6. Organs can be 3D Printed and Will Replace Organ Donor
3D printed organs sort of exist, but sensationalized headlines blow the truth out of proportion. Organovo created a 3D printed human liver, but it was for drug testing, and remained unsuitable for organ transplant. Among the greatest obstacles in 3D printing organs, there's vascularization. While building tissue isn't too challenging, it's difficult to replicate blood vessel networks which are used for transporting nutrients and oxygen throughout organs. Advancements continue to hone various components in organ 3D printing, but we're not ready for prime time when it comes to a fully-functioning, transplantable human 3D printed organ.
7. 3D Printing is Purely for Filament
Admittedly, FDM or filament-based 3D printers are easily the most common for household use. But filament is far from the only 3D printable material. Resin is increasingly common, especially among power users seeking top-notch quality. 3D printing with wood, concrete, marble, glass, and a slew of other materials is possible. Yet you won't find many consumer-facing printers capable of handling certain materials, notably concrete.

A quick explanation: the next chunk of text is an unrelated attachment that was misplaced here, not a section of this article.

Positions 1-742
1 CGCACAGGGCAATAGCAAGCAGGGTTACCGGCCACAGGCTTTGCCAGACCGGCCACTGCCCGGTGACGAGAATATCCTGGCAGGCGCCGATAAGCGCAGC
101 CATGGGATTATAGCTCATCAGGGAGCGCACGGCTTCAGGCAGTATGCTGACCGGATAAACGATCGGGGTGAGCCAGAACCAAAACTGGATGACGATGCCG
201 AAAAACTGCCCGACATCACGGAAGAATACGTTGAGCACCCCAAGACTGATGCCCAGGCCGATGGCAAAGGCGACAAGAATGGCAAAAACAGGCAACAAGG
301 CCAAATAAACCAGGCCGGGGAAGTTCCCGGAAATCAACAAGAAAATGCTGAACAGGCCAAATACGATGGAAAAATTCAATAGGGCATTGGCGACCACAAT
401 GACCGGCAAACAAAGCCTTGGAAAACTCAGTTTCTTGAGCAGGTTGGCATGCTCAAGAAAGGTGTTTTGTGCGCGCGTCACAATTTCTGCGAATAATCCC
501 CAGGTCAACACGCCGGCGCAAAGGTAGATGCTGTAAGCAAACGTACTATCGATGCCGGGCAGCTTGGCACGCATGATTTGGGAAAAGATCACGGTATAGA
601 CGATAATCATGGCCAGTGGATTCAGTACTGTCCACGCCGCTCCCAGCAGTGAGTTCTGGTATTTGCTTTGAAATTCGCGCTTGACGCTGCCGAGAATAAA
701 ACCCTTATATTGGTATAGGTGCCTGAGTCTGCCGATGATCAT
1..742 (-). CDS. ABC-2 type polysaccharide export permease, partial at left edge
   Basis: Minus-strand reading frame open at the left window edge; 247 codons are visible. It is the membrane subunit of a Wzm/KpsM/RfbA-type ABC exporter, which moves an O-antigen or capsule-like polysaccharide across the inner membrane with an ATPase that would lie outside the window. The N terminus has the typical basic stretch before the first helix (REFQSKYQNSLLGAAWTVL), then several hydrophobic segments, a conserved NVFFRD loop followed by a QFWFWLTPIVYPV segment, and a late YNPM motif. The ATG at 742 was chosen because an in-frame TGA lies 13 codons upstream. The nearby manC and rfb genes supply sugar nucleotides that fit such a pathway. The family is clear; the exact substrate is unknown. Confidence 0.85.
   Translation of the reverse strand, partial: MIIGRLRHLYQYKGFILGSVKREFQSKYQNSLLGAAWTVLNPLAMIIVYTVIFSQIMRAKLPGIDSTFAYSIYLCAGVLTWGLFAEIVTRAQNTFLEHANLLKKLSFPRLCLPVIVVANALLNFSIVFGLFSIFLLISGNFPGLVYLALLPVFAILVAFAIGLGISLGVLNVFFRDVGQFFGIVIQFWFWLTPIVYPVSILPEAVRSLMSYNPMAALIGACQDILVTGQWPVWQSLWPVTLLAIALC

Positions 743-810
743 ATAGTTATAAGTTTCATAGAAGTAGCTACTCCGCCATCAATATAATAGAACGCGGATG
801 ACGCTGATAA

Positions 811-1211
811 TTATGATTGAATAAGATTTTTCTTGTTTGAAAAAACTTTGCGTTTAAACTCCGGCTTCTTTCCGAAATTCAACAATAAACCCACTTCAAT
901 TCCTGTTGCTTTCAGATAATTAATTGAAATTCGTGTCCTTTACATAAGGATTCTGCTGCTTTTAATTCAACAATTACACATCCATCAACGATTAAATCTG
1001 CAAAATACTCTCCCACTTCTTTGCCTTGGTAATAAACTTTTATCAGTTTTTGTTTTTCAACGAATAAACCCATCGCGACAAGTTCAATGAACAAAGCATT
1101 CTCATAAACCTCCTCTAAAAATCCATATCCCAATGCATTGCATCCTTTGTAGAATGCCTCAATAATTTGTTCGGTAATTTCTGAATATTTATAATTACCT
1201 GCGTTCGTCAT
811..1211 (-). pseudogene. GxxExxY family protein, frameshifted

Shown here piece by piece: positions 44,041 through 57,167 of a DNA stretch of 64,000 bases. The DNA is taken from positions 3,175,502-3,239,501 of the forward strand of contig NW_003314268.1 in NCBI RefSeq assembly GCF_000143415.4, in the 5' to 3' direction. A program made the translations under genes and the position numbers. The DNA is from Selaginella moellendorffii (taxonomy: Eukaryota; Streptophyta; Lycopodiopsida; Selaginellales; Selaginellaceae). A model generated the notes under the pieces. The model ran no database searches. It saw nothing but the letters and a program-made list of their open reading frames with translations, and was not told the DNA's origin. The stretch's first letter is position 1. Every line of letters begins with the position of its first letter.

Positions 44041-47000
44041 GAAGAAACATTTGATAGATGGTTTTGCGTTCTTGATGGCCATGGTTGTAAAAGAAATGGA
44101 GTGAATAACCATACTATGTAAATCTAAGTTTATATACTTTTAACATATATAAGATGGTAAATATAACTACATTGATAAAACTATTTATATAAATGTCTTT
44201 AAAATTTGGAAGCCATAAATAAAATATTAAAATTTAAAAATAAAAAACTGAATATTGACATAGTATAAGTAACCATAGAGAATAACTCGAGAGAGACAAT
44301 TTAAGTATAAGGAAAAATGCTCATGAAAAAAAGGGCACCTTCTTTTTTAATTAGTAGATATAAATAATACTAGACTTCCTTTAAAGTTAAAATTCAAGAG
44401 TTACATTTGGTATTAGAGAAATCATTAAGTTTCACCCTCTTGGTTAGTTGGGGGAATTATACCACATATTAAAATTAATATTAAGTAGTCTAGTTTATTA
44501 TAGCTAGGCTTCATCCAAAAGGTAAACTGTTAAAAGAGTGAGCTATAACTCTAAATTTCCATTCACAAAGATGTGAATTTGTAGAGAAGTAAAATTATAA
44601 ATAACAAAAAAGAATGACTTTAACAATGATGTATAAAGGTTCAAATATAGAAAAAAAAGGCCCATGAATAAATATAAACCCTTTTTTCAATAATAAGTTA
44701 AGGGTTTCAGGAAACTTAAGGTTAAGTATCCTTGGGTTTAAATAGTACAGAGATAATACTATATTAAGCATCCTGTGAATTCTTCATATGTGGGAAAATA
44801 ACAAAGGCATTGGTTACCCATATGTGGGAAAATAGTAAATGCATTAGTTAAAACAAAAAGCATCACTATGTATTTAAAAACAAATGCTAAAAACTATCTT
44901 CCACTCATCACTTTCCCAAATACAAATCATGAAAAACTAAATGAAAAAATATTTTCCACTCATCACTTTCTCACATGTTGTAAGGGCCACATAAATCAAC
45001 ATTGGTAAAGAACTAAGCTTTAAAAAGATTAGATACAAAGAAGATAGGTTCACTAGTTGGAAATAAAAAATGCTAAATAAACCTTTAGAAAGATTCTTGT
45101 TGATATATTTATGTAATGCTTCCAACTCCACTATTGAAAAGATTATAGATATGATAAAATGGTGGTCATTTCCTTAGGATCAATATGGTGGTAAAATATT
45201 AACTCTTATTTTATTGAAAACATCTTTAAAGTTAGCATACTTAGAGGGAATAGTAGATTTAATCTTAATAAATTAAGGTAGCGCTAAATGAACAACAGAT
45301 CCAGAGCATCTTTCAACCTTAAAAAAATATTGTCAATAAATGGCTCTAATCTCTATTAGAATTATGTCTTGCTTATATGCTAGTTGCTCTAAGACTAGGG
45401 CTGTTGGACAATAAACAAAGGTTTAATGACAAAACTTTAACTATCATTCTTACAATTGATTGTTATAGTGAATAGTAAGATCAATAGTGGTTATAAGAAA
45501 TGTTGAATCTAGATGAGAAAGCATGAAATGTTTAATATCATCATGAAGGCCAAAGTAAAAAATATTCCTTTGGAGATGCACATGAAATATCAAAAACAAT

3D Printing Myths Debunked - Final Thoughts
3D printing is a fun, worthwhile hobby. Reasons to get into 3D printing include learning opportunities, the ability to create useful objects, and simply hobbyism. However, it's an often misunderstood space, with many myths about 3D printing still circulating. Currently, 3D printing does have its limitations, particularly with borderline theoretical practices like 3D printing organs. While you can print many items, limitations prevent you from being able to make anything you desire; we haven't quite created replicators from "Star Trek." Thankfully, some 3D printing fallacies like extreme cost of 3D printers and lack of practical applications mean that 3D printing only becomes more accessible for the average user.